Direct numerical simulation of a moving droplet impacting a moving particle: effects of particle–droplet density ratio, Bond number, and Reynolds number

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    In this work, a moving droplet impacting a moving particle is investigated for a wide range of impact conditions: particle–droplet density ratio (1 ≤ Ω ≤ 10), Bond number (0.177 ≤ Bo ≤ 1.765), and Reynolds number (16.381 ≤ Re ≤ 32.763), by using the lattice Boltzmann method (LBM) coupled with a modified immersed boundary method. Six key results are obtained. (1) Three collision regimes are identified in this work: separation, deposition, and agglomeration. (2) The separation regime can be split into two sub-regimes: separation-I and separation-II. (3) And the agglomeration also has two sub-regimes: agglomeration-I and agglomeration-II. In the available literature, the agglomeration-II was discussed only for a droplet impacting a fixed particle, but never for a moving particle. (4) For deposition and agglomeration, the vertical velocity of the particle experiences three stages, while for separation, the vertical velocity of the particle can be classified into four stages. (5) For separation-II process, the vertical velocity of the droplet is larger than its particle counterpart. (6) A regime map for Re–Ω is concluded.</p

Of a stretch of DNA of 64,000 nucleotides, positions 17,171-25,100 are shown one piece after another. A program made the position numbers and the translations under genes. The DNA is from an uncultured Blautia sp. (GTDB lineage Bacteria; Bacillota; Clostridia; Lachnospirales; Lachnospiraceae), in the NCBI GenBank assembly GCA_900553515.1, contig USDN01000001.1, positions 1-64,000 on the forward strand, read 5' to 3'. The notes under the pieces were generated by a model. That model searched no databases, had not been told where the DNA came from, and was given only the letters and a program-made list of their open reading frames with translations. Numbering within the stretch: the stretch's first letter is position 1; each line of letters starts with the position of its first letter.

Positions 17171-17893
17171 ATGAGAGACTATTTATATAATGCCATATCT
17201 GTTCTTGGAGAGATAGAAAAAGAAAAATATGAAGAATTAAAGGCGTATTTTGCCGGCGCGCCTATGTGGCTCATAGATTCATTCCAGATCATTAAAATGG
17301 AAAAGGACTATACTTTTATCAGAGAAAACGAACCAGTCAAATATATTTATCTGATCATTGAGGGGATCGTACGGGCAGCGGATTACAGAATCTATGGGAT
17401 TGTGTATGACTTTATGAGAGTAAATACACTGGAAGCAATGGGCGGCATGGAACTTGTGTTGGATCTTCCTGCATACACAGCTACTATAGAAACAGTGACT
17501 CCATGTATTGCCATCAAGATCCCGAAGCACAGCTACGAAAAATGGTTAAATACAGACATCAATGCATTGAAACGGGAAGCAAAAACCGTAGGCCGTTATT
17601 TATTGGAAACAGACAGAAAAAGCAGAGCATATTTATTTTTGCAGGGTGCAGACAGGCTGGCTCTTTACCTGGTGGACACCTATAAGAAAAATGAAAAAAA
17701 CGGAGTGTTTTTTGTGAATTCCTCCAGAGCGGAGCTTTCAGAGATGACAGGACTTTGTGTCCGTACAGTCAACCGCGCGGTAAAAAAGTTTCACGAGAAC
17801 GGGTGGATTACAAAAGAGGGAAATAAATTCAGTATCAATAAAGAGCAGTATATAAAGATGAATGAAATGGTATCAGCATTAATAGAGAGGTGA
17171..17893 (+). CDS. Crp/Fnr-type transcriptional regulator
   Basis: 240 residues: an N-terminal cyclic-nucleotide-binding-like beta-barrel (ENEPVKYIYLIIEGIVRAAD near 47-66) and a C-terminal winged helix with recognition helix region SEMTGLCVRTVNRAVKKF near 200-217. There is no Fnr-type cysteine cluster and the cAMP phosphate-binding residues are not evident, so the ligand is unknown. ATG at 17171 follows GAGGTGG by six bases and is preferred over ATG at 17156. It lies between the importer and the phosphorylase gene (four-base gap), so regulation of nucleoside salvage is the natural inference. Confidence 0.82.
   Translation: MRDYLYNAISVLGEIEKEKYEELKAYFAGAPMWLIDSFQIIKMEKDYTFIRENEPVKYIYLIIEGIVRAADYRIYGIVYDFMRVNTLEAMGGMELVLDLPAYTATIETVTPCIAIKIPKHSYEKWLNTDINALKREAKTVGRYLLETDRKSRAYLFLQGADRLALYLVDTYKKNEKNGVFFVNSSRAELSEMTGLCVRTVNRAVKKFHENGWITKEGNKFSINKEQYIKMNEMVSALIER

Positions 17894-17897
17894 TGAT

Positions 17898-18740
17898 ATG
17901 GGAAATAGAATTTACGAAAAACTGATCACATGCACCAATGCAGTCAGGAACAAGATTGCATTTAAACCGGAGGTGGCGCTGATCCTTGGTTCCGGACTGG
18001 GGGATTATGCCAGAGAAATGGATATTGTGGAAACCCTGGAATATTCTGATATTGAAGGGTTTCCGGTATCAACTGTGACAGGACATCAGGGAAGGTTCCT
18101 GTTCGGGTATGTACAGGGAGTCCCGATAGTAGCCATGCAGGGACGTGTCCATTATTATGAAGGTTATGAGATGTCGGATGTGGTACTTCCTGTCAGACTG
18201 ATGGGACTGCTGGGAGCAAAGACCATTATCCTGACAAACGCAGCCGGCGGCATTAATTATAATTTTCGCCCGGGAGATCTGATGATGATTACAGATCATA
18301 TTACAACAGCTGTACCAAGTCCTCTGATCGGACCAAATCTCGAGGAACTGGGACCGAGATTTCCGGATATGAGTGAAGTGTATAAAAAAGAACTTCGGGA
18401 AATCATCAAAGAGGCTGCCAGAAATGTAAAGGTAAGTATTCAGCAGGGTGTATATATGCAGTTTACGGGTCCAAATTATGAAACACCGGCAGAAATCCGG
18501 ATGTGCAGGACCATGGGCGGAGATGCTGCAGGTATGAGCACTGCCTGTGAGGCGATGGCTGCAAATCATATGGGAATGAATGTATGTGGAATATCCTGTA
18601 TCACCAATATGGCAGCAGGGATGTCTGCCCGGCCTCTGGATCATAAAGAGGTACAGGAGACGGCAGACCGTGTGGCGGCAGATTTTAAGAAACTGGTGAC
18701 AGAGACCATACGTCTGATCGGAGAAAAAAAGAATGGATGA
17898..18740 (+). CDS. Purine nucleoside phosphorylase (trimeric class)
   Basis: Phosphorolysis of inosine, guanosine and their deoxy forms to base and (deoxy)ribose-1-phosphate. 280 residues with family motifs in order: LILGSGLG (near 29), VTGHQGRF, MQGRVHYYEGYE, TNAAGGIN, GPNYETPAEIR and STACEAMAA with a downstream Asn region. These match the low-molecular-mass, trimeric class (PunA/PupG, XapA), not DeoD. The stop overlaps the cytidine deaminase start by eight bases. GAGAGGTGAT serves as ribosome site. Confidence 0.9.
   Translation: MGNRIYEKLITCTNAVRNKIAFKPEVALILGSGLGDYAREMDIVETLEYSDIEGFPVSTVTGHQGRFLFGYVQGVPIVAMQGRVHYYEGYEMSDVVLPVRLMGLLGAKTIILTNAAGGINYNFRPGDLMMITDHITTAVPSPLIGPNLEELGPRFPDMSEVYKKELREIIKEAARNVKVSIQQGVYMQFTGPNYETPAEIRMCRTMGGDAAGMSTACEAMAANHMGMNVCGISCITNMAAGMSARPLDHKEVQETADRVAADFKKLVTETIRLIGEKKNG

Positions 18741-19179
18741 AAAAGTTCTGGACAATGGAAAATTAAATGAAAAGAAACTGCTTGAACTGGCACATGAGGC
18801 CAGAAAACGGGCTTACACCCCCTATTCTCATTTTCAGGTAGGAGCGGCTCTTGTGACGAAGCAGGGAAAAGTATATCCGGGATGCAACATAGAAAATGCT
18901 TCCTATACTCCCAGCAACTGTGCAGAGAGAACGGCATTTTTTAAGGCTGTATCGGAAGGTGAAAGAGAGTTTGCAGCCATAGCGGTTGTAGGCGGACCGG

Predicting gas diffusion layer flow information in proton exchange membrane fuel cells from cross-sectional data using deep learning methods

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    Obtaining transient flow field information of gas diffusion layers (GDLs) is a crucial issue for improving the performance of proton exchange membrane fuel cells (PEMFCs). While physically-based methods, such as effective medium theory and solving partial differential equations, can be utilized to calculate fluid flow in GDL, the computational cost associated with such methods remains substantial. In this study, a 3D multiphase flow dataset of GDLs is obtained using fluid of volume (VOF) calculation, and the 3D data is sliced. The resulting cross-sectional data are used to establish a convolutional neural network (CNN) model based on two-dimensional (2D) data for predicting fluid flow in GDLs. The reliability of predicting the saturation information of 3D GDLs using 2D cross-sectional data is verified and discussed. Subsequently, a comparison is made between the accuracy and computational cost of predicting the saturation of 3D GDLs using 2D and 3D CNN models. The results indicate that using 25 cross-sectional images provide accurate predictions of GDL saturation in 3D. When using cross-sectional images as inputs, 100 × 100 images are found to be more representative than 50 × 50 images, resulting in an average increase of 1.86% and 13.36% in R2 and RMSE, respectively. While the 3D CNN model outperforms the 2D CNN model in predicting GDL saturation in 3D by only 0.62% in terms of R2 score, its computational cost is two orders of magnitude higher. These findings suggest that 2D GDL cross-sectional images can also be used for predicting 3D GDL flow information and effectively reducing computational costs. The findings of this study provide a profound insight into the GDL flow phenomena and contribute to the development of more efficient and accurate fuel cell models.</p